Bridget Jones delivers top movie of 2016 - with €100m spent in cinemas
Bridget Jones and her baby were number one at the Irish box office last year as film fans spent more than €100m on visits to the cinema.
Movie-goers splashed out €108,933,188 in total, which was more than €4m above the previous year's cinema takings.
'Bridget Jones's Baby' was our top choice, raking in €4.15m at the box office.
Pixar's 'Finding Dory', the second most popular movie of the year, made €3.5m.
But 'Rogue One: A Star Wars Story' so far hasn't risen above eighth place - earning €2.7m at the Irish box office.
However, the latest in the epic sci-fi franchise was only released on December 16, and is still a popular draw at many cinemas - giving it plenty of time to catch up on 'Bridget Jones', released on September 16.
Likewise Disney's latest animation 'Moana' only rated 26th on the list since its December 2 release.
However, children's films performed strongly in the top 10 in general.
'The Secret Life of Pets' was rated the third biggest movie, making €3.4m, while children's classic 'The Jungle Book' was ranked in fourth, totalling €3.1m at cinemas nationwide.
JK Rowling's latest magical offering, 'Fantastic Beasts and Where to Find Them', made a spellbinding €2.9m since its November 18 release.
Figures from comScore revealed that cinema is a big winner in the Irish economic recovery.
Charlene Lydon, from the Light House Cinema, Market Square, Dublin, said there was also plenty of success for Irish-made film. The Oscar recognition for 'Room' translated to ticket sales, with the Irish-Canadian drama taking in €1.3m in a 20-week run.
"'Room' was an independent Irish film that did really well after its Oscar success," Ms Lydon said.
"It was huge for us."
Cork crime comedy 'The Young Offenders' came just behind with €1.2m taken over its 12-week run at the cinema.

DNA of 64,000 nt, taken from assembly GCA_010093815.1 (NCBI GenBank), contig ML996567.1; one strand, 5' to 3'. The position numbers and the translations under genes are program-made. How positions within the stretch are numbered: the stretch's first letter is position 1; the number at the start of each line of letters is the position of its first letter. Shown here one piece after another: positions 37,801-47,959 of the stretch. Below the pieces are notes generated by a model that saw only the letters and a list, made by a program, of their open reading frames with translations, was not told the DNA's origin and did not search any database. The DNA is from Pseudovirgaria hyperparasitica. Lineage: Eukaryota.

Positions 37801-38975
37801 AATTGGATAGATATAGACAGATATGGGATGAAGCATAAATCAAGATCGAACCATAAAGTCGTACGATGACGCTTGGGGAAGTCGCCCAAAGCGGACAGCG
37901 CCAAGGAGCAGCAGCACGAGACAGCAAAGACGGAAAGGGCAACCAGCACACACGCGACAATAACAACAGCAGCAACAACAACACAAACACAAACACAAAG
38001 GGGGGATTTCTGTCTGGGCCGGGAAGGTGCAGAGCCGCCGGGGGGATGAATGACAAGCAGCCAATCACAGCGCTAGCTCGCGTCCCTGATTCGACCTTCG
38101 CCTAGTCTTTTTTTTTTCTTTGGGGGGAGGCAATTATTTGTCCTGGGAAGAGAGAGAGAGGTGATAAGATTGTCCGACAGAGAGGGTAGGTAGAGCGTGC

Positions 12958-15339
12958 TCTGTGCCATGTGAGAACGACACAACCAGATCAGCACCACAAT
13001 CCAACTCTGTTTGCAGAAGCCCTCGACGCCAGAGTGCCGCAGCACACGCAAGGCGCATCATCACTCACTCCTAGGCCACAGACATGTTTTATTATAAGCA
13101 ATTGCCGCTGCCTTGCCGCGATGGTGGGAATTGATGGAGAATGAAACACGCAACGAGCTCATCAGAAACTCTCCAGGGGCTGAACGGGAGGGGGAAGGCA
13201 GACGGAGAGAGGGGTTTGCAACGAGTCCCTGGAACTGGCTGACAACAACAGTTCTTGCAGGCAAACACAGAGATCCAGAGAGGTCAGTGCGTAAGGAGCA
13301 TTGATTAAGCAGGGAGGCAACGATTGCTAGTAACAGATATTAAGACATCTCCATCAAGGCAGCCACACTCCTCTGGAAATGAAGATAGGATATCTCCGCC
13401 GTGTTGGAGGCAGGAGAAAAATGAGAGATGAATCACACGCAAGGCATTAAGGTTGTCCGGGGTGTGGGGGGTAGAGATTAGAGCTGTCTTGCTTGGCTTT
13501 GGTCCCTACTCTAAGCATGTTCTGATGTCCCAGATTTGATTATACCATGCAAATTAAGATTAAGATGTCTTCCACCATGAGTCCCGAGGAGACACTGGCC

Meanwhile, the Golden Globe-nominated musical 'Sing Street' took in €1.05m.
"'Sing Street' was also an indie hit," Ms Lydon said.
"Before it was released, we weren't sure whether it would be for older audiences or younger people.
"But people loved it across the board. It was here for 12 weeks - it played for ages.
"We normally keep films going until they die. 'Sing Street' was a film that kept on going."
Ms Lydon also pointed out that blockbusters that were expected to do well didn't take in quite as much as hoped.
"What people felt would be a blockbuster, like 'Batman V Superman', didn't do as well," she said.
"Then there is the new 'Star Wars' film, 'Rogue One', which is doing well but isn't as big as last year's one."
Ms Lydon said the Light House Cinema was now looking forward to its "crazy time of year" as Oscar season gets under way.
Highlights in the year ahead include Martin Scorsese's 'Silence', fantasy 'A Monster Calls' and musical 'La La Land'.
Meanwhile, Michelle Albericci of Movies @ Dundrum said Bridget Jones's latest adventure was the notable success of the year, with a new generation being introduced to the comic heroine.
"There was a word-of-mouth success with that, with people who hadn't seen the other Bridget Jones movies," she said. "It had another audience.
"It came out at a really great time too. It wasn't competing with 'Star Wars' or other blockbusters."
Ms Albericci acknowledged that cinemas faced competition from online streaming services such as Netflix. But she stressed that movie theatres still offered different experiences.
"If you're meeting your friends to go see a movie, you're going out for food. You're getting popcorn. You're enjoying a new movie together."